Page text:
Posted to the Gilder forum - September 3, 2000
Say's Law Explained
David (dmg) got this discussion started with a post by Horwitz. This is my second participation in the thread.
The problem with Say's Law is that it is very difficult to visualize when supply and demand are in dynamic equilibrium.
Let's take gasoline. You are driving along and you notice that the tank is half empty. You stop at a gas station and fill up. It would seem that the car's demand for gasoline precipitated this action. At the gas station they monitor the tank levels and as soon as they are half empty they call the distributor to send the tank truck around. It would seem that the motorists' demand for gasoline precipitated this action. And this goes all the way up the fuel chain to the storage farms, refineries, shipping and eventually the well heads. When you look at this system in dynamic equilibrium you easily come to the conclusion that demand drives supply.
But let's brake the system and see what happens. I picked on gasoline on purpose because that system was broken by the Arab oil embargo and you have a real life situation to study. When the Arab oil embargo hit the USA, supply of gasoline was restricted and the equilibrium of the system broken. All of a sudden you had queues at the filling station. All of a sudden people were "topping off" their tanks to make sure they did not run out. I believe there was quite a bit of violence, some fatal, at some of those queues. No amount of gasoline demand created any gasoline supply! And that is the important part of the lesson!
In countries less fortunate than the USA, the business of queues is a constant, and not just to buy tickets at the local Radio City Music Hall. In these summer months water is rationed in Caracas and people have to alter their daily schedules to conform to the supply times. New Yorkers might remember their own water shortage some years ago and the trauma it caused. In London queues at the tube and other transport systems were a fact of daily life. And food queues in the Soviet Union -- no amount of hunger produced a single loaf of bread! No amount of hunger in Ethiopia produced any food -- only a large pile of corpses!
A few pages back, Fay argued that if you produce something that no one wants, that supply clearly will not create demand. Since this observation is accurate, I will have to deal with it. The answer is that supply and demand are not equal and opposing forces. They are different and they collaborate to make markets work. Here is how:
Markets are a human invention. Lower animals consume, some actually produce (bees) but they don't exchange except in a few cases of symbiosis. People commonly agree that supply and demand are the drivers of the market. Let's compare the general market with a simpler version of it. For example, the electric grid.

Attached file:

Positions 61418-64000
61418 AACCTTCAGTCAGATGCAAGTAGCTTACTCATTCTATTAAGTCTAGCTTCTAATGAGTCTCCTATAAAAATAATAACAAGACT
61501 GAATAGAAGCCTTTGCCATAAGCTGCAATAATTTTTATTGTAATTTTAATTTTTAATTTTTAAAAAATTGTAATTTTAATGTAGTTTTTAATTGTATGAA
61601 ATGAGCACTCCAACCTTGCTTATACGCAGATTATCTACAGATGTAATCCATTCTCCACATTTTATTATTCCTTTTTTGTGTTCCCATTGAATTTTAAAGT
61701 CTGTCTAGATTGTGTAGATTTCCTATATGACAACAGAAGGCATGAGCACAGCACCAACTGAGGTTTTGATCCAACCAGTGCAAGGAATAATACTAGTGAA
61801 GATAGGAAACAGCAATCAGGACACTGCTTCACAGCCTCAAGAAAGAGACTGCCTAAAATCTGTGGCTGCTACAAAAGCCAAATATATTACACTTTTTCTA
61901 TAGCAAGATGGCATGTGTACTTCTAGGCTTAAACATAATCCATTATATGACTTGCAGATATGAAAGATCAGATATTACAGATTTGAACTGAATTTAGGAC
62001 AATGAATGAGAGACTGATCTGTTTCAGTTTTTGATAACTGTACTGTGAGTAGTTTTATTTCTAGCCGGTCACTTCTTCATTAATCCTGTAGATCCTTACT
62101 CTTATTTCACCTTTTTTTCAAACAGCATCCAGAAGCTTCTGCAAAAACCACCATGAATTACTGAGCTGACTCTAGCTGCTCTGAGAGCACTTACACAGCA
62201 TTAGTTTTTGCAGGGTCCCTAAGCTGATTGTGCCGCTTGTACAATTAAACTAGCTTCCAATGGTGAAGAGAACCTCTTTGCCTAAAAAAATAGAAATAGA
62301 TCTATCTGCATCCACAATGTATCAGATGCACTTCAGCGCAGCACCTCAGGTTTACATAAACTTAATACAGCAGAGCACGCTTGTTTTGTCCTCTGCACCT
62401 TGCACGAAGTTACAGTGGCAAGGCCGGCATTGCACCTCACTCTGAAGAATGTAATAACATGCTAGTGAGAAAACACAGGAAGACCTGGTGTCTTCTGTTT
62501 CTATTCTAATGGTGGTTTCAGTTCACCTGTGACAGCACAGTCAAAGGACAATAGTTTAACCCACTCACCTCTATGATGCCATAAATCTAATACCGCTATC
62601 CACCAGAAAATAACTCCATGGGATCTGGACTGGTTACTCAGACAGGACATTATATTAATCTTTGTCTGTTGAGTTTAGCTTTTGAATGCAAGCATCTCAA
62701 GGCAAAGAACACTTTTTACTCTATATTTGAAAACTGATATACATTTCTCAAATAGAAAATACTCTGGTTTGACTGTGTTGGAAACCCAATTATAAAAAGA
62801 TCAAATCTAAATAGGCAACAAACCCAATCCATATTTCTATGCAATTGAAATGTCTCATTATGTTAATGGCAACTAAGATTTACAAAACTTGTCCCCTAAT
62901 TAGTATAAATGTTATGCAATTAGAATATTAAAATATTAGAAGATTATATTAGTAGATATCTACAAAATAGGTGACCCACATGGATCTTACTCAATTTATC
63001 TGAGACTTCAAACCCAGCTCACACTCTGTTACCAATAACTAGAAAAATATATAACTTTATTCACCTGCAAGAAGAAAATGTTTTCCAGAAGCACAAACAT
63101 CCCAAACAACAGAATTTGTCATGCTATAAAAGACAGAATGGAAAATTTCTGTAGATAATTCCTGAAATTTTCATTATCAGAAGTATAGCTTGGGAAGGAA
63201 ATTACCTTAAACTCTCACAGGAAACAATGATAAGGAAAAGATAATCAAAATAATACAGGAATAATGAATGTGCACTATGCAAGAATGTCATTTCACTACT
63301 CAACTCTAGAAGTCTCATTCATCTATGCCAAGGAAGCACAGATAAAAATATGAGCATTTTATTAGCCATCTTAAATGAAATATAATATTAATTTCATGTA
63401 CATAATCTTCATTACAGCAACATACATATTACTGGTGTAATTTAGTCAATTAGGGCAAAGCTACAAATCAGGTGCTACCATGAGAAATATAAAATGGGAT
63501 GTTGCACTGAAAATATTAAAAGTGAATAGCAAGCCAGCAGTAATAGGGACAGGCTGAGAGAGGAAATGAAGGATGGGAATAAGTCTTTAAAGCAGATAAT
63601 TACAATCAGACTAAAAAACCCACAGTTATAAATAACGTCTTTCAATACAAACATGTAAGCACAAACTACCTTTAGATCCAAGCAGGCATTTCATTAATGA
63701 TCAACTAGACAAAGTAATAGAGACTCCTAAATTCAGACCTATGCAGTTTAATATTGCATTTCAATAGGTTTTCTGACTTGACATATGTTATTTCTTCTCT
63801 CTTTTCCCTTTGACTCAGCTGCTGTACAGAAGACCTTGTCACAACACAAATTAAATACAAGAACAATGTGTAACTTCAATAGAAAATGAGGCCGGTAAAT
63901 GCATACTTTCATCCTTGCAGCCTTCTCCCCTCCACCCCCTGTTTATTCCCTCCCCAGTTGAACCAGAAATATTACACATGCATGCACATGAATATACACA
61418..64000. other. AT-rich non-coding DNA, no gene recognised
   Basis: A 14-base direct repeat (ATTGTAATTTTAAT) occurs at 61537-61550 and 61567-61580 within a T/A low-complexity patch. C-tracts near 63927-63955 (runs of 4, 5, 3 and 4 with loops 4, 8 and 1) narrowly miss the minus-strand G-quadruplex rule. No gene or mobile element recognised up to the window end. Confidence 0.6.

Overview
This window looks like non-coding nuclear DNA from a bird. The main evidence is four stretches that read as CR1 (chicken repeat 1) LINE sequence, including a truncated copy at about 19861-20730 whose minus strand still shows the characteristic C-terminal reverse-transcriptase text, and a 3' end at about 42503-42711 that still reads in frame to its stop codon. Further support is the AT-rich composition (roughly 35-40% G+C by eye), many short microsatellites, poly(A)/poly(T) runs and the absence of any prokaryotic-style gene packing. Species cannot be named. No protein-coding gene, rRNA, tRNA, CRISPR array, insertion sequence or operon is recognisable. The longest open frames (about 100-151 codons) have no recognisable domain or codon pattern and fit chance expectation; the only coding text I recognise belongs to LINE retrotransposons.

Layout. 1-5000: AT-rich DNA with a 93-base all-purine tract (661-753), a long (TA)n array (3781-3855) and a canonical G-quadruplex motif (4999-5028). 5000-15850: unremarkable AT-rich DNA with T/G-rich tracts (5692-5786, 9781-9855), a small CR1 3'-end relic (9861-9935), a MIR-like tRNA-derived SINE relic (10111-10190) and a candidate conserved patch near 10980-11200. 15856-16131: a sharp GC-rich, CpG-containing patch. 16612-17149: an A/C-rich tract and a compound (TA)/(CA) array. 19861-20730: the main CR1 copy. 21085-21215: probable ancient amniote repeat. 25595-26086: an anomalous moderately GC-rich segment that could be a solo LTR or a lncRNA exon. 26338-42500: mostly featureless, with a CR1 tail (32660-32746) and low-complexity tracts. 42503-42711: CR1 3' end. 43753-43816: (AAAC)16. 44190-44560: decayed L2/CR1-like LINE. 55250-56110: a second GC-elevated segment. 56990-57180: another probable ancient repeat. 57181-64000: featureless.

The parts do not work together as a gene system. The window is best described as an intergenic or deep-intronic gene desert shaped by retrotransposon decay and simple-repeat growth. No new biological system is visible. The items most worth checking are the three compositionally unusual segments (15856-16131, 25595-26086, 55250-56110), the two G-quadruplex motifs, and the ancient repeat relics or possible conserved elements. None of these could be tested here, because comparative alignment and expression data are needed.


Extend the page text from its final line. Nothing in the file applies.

At the core you have the power plants that produce electricity. They convert some form of energy into electrical energy. At the edge you have the consumers, mostly light bulbs and electric motors (and Internet hotels ;-))). There is also a control mechanism. When voltage drops because consumption is up, the control mechanism tells the power plants to increase output. When voltage rises because consumption drops, the reverse happens (if this is not technically exact, it does not matter for our purposes, we just want a model that is simple enough to visualize). In this model you can see clearly that to create supply you have to use up or convert large amounts of energy. Before you apply "labour, rent and profit" to paraphrase Adam Smith there is nothing for the consumer to consume. Once the virtuous cycle of production and consumption is started, monitoring demand controls the volume of the supply. It should be clear from this model that supply needs a large amount of energy in the form of "labour, rent and profit" while the control exerted by demand is accomplished with a very low expenditure of energy in the feedback loop.
This electric grid model shows that supply and demand are not equal and opposite but both are required for the virtuous market loop to work.
We have seen many example of existing demand not creating supply. Gas lines, starvation, too low unemployment figures. On the other hand, we have many example of supply creating demand. Every successful human invention is a case in point! Someone has a bright idea, tinkers in his garage, gets family funding, tinkers some more, gets venture capital funding, tinkers in style, does the IPO, we buy the shares. Well, you know the story. Probably 9 out of 10 garage projects, or maybe 99 out of 100, never produce a virtuous market loop. But the one that does, the survivor, proves Say's Law. Say's Law does not contradict Darwin's Survival of the Fittest. What it does say is that the surviving supplier survives by having created demand.
It is interesting to note where Adam Smith begins his epic, "The Wealth of Nations." He starts with the division of "labour," a better way to create supply. He notes that no other species besides the human species has the concepts of "mine," "thine," and "let's trade" and thus no other species has material progress. The division of labor is trade at the micro level. Once a whole product is made, its sale to the final consumer is trade at the macro level. The driving force of trade, both at the micro level and at the macro level is the same, a search for improvement that starts with production.
Say's Law works in an invisible sort of way and it is very difficult to discern just how it works. But as soon as it stops working for lack of supplies, the situation becomes quite clear. This the reason for Denny's Law: "Demand creates queues. Supply gets rid of them." You can more easily visualize Say's Law when you put it this way.
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